Discussion in 'General Discussion' started by memoNo1, Jul 28, 2020.
It' s in aka Monaco.
Yes youre right.
I don't want to be a party pooper. But you sure all know many are illegal conversions violating copyright. Just tell you before S397 will close that thread cause of that. So please act a bit more sensible and respect copyright. Like create a list of laser scanned tracks not violating copyright for sure and add to certain "maybe illegal" tracks (of course without a link) that those are maybe violating copyright laws (so only may be used in certain countries with more relaxed copyright laws, or you bought that track from copyright holder and only use it for private use in rF2).
EDIT: As an example: I used for a long time Assetto Corsa laser scanned Nordschleife conversion in rF2. As i bought AC and laser scanned Nordschleife and there is a law (in my country, Austria, which i believe is true for whole EU too) to be allowed reverse engineering applications and content already bought to get it to work for other (operating) systems for private use -> I was allowed to use bought AC Nordschleife in rF2 for private use.
here is another track Paul Ricard https://steamcommunity.com/sharedfiles/filedetails/?id=1650327351
Your right mate.
Lol.. I didn’t know that we have such many laser scan tracks in rfactor2!
the question is how many legal laser scanned tracks we have in rF2. I estimate prox 10 legal laser scanned tracks for rF2.
Good evening @Coutie. If there was any violation here, it was not my intention. I would remove the corresponding entries immediately !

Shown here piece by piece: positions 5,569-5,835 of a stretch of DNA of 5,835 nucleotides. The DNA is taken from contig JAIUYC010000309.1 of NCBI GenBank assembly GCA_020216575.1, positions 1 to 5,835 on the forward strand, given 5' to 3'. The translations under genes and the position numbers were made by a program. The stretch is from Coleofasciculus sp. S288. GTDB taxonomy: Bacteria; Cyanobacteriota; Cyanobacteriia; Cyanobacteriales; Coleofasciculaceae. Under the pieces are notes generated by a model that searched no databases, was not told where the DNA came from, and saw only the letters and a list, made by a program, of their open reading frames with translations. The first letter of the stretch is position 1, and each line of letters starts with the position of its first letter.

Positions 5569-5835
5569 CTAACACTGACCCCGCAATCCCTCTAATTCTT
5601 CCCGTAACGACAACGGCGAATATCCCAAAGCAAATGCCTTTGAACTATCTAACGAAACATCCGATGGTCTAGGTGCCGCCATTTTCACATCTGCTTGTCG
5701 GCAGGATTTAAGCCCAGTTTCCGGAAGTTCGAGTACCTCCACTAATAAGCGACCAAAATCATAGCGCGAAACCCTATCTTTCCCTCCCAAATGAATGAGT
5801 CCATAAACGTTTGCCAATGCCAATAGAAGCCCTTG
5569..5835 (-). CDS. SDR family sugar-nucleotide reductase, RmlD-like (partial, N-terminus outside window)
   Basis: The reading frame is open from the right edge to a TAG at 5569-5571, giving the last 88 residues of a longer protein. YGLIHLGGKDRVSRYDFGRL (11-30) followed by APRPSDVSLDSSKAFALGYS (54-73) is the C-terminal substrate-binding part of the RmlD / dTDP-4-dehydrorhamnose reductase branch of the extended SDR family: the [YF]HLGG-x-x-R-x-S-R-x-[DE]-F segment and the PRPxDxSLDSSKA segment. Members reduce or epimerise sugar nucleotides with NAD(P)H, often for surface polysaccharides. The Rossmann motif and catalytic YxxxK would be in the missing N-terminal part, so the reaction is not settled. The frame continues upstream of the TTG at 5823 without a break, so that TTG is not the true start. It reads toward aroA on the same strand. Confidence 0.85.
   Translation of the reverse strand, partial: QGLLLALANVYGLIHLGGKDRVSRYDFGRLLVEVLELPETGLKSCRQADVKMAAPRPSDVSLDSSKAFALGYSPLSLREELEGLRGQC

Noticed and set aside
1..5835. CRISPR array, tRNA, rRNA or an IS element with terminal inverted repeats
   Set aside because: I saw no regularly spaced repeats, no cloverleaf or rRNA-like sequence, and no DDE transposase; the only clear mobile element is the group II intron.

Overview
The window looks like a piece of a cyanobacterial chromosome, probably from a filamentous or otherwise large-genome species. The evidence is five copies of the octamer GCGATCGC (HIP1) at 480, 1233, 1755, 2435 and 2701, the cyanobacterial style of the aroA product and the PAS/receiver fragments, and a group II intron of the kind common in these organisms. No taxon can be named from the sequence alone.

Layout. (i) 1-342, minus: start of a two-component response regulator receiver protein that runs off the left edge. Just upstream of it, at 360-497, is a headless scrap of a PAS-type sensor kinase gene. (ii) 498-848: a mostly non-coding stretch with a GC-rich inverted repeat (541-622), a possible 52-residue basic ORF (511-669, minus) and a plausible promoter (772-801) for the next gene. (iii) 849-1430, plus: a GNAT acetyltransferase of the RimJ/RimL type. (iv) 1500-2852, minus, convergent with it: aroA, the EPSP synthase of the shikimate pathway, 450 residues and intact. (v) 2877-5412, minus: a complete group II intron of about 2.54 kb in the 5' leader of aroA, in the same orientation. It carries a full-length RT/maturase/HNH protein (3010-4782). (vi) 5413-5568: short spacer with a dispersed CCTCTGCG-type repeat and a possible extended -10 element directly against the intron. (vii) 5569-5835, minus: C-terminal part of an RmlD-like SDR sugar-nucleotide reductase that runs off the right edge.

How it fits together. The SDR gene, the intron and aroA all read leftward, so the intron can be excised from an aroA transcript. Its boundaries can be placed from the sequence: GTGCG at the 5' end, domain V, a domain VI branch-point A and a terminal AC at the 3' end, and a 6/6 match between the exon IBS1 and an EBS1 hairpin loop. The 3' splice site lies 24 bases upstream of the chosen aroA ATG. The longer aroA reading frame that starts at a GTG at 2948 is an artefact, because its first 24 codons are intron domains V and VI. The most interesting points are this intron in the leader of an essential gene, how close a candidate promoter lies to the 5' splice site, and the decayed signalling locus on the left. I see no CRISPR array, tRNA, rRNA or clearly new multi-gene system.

CTMP (https://steamcommunity.com/sharedfiles/filedetails/?id=1885152462&searchtext=mosport) and, i believe, Pikes Peak are also made from LiDAR scans
Have you a link for PP mate?
PM´ed, same place as usual
Lots more paid ones available here, not sure if they're willing to sell B2C.
Man this is awesome mate!
And how much is there a track?
How you can buy it?
Don't the ground-based scans typically have a higher density point cloud? But aside from that, same general idea.
Yes, they are usually more accurate as well. You could argue that slapping the "laser scanned" tag on a track that's been based on an aerial scan is a bit of a marketing trick (but it is not incorrect either).
The track meshes in racing games like rF2 or iRacing are anyways always simplified, since there's not enough processing power available on your regular PC to be able to calculate/drive the complete point cloud. It's only possible to do on high-end professional simulator systems with lots of processing juice.
I am not so sure about how legit are those.
That's not a site for people playing games to buy tracks on. That's a company that interacts with real racing teams, and you can read "real racing budgets" into that as well.
Free sites that offer lidar scans are generally low-density, which is logical. A low density scan helps you create the shape of the track with fidelity, but there is not enough resolution for the smallest details, that can only be obtained with a denser scan. In any case, the quality of the track will always depend to a great extent on the author, there are tracks based on lidar-scan that are a disaster and others that are freehand that are magnificent.
It's always nice to run on a track that is as close to real as possible, at least in its general form, but I don't think it's that important that it's accurate in detail, among other things because it's practically impossible to do it without a high-density scan like reference and even having it would not be easy to recreate everything exactly the same.
To give you an idea, this is an image of free lidar data from the Barcelona track.
When you look at it closely you see that the density is low. With these data, you can fairly faithfully recreate the general shape of the track, but not the smallest details.
That will probably be outside of my tight budget ... Norisring & Macau LaserScanned .. "dream .."
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